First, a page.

Cyber criminals hide behind the veil of screens, and now they’re more aggressively coming for people who communicate sensitive information via their cell phone. Last year, cyber crime complaints increased 3.4 percent compared to 2010 according to a report from the Internet Crime Complaint Center (IC3).
On average, 2011 cyber crime victims who filed a complaint lost almost $4,200. The number of complaints doesn’t necessarily reflect the amount of crime though. IC3 officials have said it’s an underreported crime, so an influx could just mean more consumers know they can report the crime.
Minimize digital transactions
Shopping online is such a convenience, but it quickly becomes an inconvenience when your sensitive information gets snatched. The fewer online purchases you make, the more you minimize the chances of being a victim. There are secure methods of payment, such as PayPal, that you can trust. Don’t think you can’t make any online transaction, but it helps if you can keep online purchases on one credit card and through one intermediary.
When you do shop online, try to complete transactions at a computer on a private, secure Internet connection. Firewalls help, which you can set up with a wireless router or security software. Check URLs for “https” and a lock symbol at the front and ensure the rest of the URL originates from the site you’re visiting. This means the site is encrypted and will protect your information.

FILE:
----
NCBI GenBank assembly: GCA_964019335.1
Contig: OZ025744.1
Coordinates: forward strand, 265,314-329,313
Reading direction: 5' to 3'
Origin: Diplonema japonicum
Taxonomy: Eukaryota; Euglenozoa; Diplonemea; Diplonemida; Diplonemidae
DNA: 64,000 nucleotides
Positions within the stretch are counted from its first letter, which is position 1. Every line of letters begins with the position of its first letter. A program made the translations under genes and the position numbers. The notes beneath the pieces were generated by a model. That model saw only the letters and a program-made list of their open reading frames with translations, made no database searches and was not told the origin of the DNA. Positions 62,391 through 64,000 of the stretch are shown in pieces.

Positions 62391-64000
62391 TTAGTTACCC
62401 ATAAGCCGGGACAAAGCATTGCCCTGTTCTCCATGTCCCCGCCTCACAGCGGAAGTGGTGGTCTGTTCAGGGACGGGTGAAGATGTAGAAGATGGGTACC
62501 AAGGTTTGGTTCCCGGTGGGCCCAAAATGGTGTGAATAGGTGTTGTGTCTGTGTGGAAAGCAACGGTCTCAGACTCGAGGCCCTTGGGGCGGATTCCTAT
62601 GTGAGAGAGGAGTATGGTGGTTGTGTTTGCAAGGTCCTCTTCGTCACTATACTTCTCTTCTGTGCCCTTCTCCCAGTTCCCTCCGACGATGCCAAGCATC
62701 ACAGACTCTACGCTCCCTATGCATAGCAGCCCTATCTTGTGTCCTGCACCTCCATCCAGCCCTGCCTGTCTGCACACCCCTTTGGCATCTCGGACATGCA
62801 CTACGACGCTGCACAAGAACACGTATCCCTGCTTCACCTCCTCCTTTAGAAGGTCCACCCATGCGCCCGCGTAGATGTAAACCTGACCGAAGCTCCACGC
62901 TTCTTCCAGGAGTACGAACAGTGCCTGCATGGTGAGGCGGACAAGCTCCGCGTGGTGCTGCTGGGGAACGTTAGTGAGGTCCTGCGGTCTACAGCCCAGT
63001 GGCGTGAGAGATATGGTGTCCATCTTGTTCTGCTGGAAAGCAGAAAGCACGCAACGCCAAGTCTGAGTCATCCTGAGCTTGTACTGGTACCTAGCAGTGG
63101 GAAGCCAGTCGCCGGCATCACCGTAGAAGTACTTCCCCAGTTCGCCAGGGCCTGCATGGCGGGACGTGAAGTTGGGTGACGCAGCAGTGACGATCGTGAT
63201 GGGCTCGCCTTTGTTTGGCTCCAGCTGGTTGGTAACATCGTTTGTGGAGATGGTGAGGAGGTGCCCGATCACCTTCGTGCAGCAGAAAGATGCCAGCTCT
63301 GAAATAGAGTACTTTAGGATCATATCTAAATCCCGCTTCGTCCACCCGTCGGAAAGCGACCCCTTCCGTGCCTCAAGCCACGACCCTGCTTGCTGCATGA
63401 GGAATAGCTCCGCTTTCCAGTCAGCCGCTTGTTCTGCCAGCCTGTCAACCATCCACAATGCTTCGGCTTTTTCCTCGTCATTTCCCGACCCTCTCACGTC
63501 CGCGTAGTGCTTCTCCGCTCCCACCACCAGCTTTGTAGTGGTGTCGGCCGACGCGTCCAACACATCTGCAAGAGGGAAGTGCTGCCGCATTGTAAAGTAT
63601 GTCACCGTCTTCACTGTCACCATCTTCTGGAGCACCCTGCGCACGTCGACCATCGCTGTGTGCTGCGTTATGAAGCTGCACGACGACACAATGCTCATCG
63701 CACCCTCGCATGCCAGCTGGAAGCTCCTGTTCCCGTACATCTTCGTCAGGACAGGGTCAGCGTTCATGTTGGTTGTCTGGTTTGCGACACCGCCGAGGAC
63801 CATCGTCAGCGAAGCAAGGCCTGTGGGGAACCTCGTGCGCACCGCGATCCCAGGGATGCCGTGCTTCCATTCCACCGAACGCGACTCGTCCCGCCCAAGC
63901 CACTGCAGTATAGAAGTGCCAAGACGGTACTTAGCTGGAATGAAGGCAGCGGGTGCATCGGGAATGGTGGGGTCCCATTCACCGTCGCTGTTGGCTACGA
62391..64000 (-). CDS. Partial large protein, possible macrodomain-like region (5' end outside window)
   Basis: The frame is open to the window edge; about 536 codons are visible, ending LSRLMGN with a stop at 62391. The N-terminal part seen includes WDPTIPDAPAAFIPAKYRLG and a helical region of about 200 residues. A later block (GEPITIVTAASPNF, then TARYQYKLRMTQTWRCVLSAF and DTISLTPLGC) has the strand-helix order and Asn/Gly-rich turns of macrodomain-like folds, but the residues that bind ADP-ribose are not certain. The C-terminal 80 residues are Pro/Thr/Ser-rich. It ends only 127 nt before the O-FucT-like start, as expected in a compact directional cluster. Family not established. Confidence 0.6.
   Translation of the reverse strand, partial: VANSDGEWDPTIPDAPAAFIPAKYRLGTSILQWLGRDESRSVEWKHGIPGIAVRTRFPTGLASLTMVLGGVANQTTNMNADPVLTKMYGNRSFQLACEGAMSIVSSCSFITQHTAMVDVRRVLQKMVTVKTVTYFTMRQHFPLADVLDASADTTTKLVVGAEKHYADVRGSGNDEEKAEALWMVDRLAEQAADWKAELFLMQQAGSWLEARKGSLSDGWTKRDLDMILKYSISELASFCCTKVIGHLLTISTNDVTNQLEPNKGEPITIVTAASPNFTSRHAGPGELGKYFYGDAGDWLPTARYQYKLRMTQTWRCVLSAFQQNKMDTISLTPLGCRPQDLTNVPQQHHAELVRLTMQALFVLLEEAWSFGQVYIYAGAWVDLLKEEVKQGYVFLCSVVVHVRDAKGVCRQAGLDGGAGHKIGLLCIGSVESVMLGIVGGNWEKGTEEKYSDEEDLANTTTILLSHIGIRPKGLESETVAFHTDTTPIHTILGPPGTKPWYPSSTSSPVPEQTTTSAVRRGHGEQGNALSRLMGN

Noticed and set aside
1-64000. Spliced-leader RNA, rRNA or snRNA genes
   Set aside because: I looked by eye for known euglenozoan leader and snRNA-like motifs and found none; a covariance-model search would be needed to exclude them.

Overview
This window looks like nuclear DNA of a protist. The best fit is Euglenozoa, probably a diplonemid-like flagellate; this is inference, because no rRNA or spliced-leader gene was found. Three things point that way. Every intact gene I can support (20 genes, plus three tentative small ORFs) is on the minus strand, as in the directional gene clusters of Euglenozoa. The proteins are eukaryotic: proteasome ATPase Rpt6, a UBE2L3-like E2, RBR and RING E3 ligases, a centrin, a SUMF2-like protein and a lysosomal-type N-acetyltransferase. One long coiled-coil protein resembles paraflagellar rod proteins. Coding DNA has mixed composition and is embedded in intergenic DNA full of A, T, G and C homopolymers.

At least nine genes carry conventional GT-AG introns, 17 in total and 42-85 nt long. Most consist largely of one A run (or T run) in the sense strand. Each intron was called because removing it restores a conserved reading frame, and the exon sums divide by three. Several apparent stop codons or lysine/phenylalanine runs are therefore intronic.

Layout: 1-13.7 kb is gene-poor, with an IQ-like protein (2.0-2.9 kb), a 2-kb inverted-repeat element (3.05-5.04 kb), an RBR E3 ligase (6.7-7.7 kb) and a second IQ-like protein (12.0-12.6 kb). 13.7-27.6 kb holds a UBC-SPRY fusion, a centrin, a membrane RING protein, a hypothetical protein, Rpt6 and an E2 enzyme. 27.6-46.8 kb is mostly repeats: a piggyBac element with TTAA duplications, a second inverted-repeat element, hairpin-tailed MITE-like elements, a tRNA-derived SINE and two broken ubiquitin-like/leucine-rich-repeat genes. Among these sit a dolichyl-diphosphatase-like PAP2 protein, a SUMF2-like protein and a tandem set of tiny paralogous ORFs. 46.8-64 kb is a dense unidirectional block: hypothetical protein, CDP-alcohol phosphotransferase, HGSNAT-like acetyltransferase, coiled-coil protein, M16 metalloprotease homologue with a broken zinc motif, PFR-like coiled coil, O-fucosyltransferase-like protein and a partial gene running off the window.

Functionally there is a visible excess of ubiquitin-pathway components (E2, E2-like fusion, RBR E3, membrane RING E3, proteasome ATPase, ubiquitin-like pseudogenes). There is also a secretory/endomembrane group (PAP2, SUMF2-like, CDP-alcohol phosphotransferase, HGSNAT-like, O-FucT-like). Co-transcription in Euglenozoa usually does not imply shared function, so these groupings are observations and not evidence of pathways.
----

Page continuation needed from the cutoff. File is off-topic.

Protect with passwords
Memorizing dozens of complicated passwords tests your brain, but can prevent a cyber crime nightmare. Use capitalization, numbers and symbols when possible to make cybercriminals scratch their heads.
Phones make calls, not sales
From a smart phone, a consumer can buy almost anything. Keep from doing this when possible. Encryptions and secure websites still operate on smart phones, but if you’re on an unsecure public network you’re putting yourself at risk.
Never save your password information on your phone. Otherwise when your phone is lost or stolen, a thief is a few keystrokes away from your private information. Use your phone as a last resort. Smart phones are great in emergencies, but shouldn’t be your primary means of online shopping.
Use common sense
Be a skeptic when you’re online. Even if you’re just surfing the web, look out for suspicious sites. Be selective about which sites you give personal information. Most of all just act smart. If you have a gut feeling about a certain site—whether you’re surfing on a computer or your smart phone—then bail. Your curiosity isn’t worth letting a criminal who hides behind a screen take advantage of you.
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